+possible to use a FireWire port for debugging with firescope
+(ftp://ftp.firstfloor.org/pub/ak/firescope/). On i386 it is also possible to
+use the PM_TRACE mechanism documented in Documentation/s2ram.txt .
+
+2. Testing suspend to RAM (STR)
+
+To verify that the STR works, it is generally more convenient to use the s2ram
+tool available from http://suspend.sf.net and documented at
+http://en.opensuse.org/s2ram . However, before doing that it is recommended to
+carry out the procedure described in section 1.
+
+Assume you have resolved the problems with the STD and you have found some
+failing drivers. These drivers are also likely to fail during the STR or
+during the resume, so it is better to unload them every time before the STR
+transition. Now, you can follow the instructions at
+http://en.opensuse.org/s2ram to test the system, but if it does not work
+"out of the box", you may need to boot it with "init=/bin/bash" and test
+s2ram in the minimal configuration. In that case, you may be able to search
+for failing drivers by following the procedure analogous to the one described in
+1b). If you find some failing drivers, you will have to unload them every time
+before the STR transition (ie. before you run s2ram), and please report the
+problems with them.
diff --git a/Documentation/power/drivers-testing.txt b/Documentation/power/drivers-testing.txt
new file mode 100644
index 00000000000..33016c2f18d
--- /dev/null
+++ b/Documentation/power/drivers-testing.txt
@@ -0,0 +1,42 @@
+Testing suspend and resume support in device drivers
+ (C) 2007 Rafael J. Wysocki <rjw@sisk.pl>, GPL
+
+1. Preparing the test system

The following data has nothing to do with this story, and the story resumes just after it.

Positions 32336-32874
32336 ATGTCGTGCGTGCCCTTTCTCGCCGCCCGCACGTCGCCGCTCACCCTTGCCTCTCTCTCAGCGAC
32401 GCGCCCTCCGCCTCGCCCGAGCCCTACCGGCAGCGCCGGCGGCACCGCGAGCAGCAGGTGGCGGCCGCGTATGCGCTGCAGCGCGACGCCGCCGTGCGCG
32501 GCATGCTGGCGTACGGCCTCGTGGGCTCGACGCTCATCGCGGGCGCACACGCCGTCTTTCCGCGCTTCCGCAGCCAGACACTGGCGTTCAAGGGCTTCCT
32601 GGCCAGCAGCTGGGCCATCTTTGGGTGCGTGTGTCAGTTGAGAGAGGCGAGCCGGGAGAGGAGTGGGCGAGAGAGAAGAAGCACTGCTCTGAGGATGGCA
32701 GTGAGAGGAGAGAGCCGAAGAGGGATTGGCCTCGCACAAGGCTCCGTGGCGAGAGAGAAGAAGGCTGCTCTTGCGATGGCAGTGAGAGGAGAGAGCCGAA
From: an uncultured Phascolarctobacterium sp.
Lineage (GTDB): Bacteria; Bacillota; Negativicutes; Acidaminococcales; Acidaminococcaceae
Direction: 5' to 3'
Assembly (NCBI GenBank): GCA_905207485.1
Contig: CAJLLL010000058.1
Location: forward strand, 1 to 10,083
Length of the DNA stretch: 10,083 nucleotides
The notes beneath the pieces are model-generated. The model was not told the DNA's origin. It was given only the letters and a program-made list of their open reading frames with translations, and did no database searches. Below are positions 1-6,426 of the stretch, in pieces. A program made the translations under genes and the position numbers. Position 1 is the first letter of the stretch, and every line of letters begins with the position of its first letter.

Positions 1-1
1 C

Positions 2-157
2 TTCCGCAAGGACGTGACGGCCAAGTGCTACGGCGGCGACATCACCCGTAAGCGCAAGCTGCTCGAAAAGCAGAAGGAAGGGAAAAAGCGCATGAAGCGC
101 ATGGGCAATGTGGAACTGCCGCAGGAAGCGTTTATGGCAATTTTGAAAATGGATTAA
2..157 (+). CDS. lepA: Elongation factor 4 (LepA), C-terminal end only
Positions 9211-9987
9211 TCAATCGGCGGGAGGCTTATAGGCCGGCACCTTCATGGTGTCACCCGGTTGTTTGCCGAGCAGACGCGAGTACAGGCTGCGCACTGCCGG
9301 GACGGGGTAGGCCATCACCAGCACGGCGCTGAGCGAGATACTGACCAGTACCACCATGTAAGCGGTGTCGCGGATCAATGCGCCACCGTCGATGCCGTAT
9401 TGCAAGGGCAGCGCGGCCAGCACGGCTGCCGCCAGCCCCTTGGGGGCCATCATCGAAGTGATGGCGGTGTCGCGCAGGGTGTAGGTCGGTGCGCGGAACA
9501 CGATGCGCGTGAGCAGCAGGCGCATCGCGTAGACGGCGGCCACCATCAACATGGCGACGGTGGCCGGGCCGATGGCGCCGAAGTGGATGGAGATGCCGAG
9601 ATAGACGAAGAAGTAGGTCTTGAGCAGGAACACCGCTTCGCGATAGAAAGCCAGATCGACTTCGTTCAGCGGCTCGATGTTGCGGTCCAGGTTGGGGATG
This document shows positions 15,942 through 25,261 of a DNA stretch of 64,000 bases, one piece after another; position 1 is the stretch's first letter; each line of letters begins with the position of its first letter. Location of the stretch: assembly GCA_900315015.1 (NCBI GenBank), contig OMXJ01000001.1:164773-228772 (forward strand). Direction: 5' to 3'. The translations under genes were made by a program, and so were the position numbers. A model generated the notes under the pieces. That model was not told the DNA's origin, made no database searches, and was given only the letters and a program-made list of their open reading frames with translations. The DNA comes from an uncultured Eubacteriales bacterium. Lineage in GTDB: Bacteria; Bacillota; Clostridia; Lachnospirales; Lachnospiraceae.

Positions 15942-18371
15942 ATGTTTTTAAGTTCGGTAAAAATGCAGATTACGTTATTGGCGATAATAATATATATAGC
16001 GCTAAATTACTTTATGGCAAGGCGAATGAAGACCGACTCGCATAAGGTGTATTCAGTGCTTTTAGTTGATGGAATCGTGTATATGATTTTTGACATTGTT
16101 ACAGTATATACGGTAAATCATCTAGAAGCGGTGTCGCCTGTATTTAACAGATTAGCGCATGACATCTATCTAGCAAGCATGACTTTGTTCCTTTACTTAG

+
+Unfortunately, to effectively test the support for the system-wide suspend and
+resume transitions in a driver, it is necessary to suspend and resume a fully
+functional system with this driver loaded. Moreover, that should be done
+several times, preferably several times in a row, and separately for the suspend
+to disk (STD) and the suspend to RAM (STR) transitions, because each of these
+cases involves different ordering of operations and different interactions with
+the machine's BIOS.
+
+Of course, for this purpose the test system has to be known to suspend and
+resume without the driver being tested. Thus, if possible, you should first
+resolve all suspend/resume-related problems in the test system before you start
+testing the new driver. Please see Documents/power/basic-pm-debugging.txt for
+more information about the debugging of suspend/resume functionality.
+
+2. Testing the driver
+
+Once you have resolved the suspend/resume-related problems with your test system
+without the new driver, you are ready to test it:
+
+a) Build the driver as a module, load it and try the STD in the test mode (see:
+Documents/power/basic-pm-debugging.txt, 1a)).
+
+b) Load the driver and attempt to suspend to disk in the "reboot", "shutdown"
+and "platform" modes (see: Documents/power/basic-pm-debugging.txt, 1).
+
+c) Compile the driver directly into the kernel and try the STD in the test mode.
+
+d) Attempt to suspend to disk with the driver compiled directly into the kernel
+in the "reboot", "shutdown" and "platform" modes.
+
+e) Attempt to suspend to RAM using the s2ram tool with the driver loaded (see:
+Documents/power/basic-pm-debugging.txt, 2). As far as the STR tests are
+concerned, it should not matter whether or not the driver is built as a module.
+
+Each of the above tests should be repeated several times and the STD tests
+should be mixed with the STR tests. If any of them fails, the driver cannot be
+regarded as suspend/resume-safe.